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GP mythbuster 92: Anticoagulant monitoring in primary care

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  • Organisations we regulate,
  • GP and GP out-of-hours services

Anticoagulant medicines are used to treat and prevent blood clots.

We consider the proper and safe use of medicines under the safe, effective and well-led key questions. The relevant key lines of enquiry (KLOEs) are:

Anticoagulation can be achieved using many different medicines. Here we consider how patients taking oral anticoagulants are managed.

  • It is the responsibility of the prescriber to assure themselves that it is safe and appropriate to prescribe.
  • Where prescribing and management of anticoagulants is carried out by secondary care, record this in line with practice procedure for recording hospital medicines. The record should be visible when a clinician is making a decision on prescribing.

Managing patients taking warfarin

Guidance on prescribing and managing warfarin is detailed in NICE oral anticoagulation clinical knowledge summary.

Patients who take warfarin need frequent monitoring to ensure that the effect is within a safe range. Patients are usually issued with a 'yellow book'. This details their test results, their recommended dose and the date of their next test.

The practice should make sure all patients taking warfarin attend on time for measurement of their INR.

There are different models of care delivery for patients prescribed warfarin in primary care.

For example:

  • The local anticoagulation service is usually based in a hospital haematology department.
    • The patient’s GP practice is still responsible for prescribing the warfarin.
    • The practice must make sure appropriate monitoring and dosing advice is in place to manage the patient safely.
    • This should be recorded in the patient record.
  • The practice sends a blood sample to the laboratory for testing.
  • Near patient testing or point of care testing at the practice or a community pharmacy. Results are available immediately.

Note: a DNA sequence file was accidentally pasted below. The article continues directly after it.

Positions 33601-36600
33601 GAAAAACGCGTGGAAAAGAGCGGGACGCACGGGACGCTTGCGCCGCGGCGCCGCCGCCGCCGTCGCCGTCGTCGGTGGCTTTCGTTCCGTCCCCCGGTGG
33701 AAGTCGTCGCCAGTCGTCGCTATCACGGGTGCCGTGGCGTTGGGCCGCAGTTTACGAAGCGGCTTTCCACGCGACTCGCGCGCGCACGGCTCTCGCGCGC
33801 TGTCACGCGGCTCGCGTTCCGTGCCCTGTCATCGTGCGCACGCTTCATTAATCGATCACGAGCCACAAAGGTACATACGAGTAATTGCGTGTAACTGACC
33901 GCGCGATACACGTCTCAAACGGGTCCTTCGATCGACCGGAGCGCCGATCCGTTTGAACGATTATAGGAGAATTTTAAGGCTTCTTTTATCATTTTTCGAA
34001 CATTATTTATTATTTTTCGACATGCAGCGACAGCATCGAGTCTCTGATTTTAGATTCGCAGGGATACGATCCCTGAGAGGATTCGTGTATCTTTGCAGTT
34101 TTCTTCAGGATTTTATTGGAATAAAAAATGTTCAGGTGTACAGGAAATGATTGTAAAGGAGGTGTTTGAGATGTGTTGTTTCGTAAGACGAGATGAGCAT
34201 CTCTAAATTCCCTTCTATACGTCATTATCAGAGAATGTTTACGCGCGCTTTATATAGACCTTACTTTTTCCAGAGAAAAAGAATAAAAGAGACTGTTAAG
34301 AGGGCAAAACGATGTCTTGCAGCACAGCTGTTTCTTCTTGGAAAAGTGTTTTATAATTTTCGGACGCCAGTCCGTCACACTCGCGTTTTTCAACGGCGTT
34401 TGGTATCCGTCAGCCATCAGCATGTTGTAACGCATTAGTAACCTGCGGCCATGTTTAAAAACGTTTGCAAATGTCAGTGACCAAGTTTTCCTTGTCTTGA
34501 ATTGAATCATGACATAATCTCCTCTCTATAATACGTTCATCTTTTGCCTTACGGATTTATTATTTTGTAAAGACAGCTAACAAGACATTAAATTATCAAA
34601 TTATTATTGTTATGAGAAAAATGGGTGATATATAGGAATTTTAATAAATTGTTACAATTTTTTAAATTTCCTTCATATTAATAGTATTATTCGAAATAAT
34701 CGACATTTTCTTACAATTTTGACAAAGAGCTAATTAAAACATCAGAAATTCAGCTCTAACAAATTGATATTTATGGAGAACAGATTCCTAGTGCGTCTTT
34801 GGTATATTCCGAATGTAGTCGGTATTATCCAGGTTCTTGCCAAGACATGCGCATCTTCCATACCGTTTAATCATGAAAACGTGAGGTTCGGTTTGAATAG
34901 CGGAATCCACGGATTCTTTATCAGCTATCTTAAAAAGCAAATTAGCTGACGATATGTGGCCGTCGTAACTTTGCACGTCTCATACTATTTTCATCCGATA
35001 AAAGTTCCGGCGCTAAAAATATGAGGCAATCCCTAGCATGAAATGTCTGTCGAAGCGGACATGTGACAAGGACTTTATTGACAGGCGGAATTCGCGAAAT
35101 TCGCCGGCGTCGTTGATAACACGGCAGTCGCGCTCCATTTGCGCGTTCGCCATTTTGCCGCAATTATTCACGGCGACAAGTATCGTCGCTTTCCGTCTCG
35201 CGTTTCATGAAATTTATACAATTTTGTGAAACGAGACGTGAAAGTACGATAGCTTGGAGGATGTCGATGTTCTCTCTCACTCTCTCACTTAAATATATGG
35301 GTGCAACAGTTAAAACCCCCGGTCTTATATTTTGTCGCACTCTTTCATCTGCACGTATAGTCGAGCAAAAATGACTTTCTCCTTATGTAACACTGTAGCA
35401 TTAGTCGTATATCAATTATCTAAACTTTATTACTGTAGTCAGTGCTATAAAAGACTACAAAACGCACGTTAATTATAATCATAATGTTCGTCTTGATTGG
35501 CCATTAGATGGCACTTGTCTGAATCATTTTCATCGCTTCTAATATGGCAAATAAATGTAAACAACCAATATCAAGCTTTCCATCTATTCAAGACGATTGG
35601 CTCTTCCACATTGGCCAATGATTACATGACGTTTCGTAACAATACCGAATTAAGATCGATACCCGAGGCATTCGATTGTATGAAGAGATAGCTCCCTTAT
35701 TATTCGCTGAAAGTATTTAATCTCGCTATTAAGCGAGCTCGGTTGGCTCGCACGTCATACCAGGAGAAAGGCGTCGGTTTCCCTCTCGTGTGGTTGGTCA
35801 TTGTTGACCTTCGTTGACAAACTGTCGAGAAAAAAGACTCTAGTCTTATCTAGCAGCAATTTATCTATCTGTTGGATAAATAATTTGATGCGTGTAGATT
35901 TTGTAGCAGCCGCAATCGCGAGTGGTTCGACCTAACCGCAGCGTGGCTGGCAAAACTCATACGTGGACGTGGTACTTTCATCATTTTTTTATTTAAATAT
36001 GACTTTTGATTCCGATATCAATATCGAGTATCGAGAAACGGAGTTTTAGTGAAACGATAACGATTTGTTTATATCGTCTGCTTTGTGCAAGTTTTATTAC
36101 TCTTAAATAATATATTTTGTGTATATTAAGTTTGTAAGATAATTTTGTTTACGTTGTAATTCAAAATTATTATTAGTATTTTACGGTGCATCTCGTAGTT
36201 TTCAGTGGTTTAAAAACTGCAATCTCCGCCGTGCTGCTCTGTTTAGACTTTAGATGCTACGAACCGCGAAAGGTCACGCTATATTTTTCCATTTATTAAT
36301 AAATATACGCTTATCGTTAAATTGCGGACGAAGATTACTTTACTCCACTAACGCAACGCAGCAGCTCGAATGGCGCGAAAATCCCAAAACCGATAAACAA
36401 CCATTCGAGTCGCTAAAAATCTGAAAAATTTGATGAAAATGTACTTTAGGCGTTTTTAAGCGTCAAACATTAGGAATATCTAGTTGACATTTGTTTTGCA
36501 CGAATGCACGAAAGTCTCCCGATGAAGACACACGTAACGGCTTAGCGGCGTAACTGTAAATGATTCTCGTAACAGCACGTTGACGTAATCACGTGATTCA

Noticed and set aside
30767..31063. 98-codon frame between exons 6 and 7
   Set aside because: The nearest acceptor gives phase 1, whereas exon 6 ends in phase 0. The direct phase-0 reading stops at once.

• Clinical decisions about dosing and testing intervals can be made by a clinician. This may be a doctor, nurse or pharmacist with suitable training and experience
    • They could also be made by using a computerised decision support system. For example, INRstar.
  • The test is often carried out by a Health Care Assistant (HCA). The HCA must:
    • be trained to carry out this role and act in line with practice policy on managing anticoagulated patients. This may allow the HCA to make dosing recommendations within defined parameters, or require all warfarin doses to be approved by a doctor.
    • There should be a system of audit to review consistency and accuracy of clinical decision-making.
    • Equipment must be maintained in line with manufacturer’s instructions. Records should be kept of internal and external quality assurance.
  • Self-testing or self-management
    • Prescribers may assess suitable patients to carry out their own blood tests. This depends on local commissioning arrangements.

Managing patients taking direct oral anticoagulants (DOACs)

There are four DOACs available in the UK. Each has its own specific indications and dosing information. NICE oral anticoagulation clinical knowledge summary provides detail on prescribing and managing patients.

Monitoring for patients on these newer medicines is less time consuming for both patients and practices.

Periodic review is necessary to check renal and liver functions which affect the way these medicines are metabolised. It is also necessary to assess compliance and check for adverse effects such as bleeding. However, the anticoagulant effect is not monitored in the same way as warfarin.

The correct dose must be prescribed. This depends on factors such as age, weight, renal function and clinical indication. It is important that the correct calculation is used for renal function and recorded in the patient record.

Last updated:
28 April 2021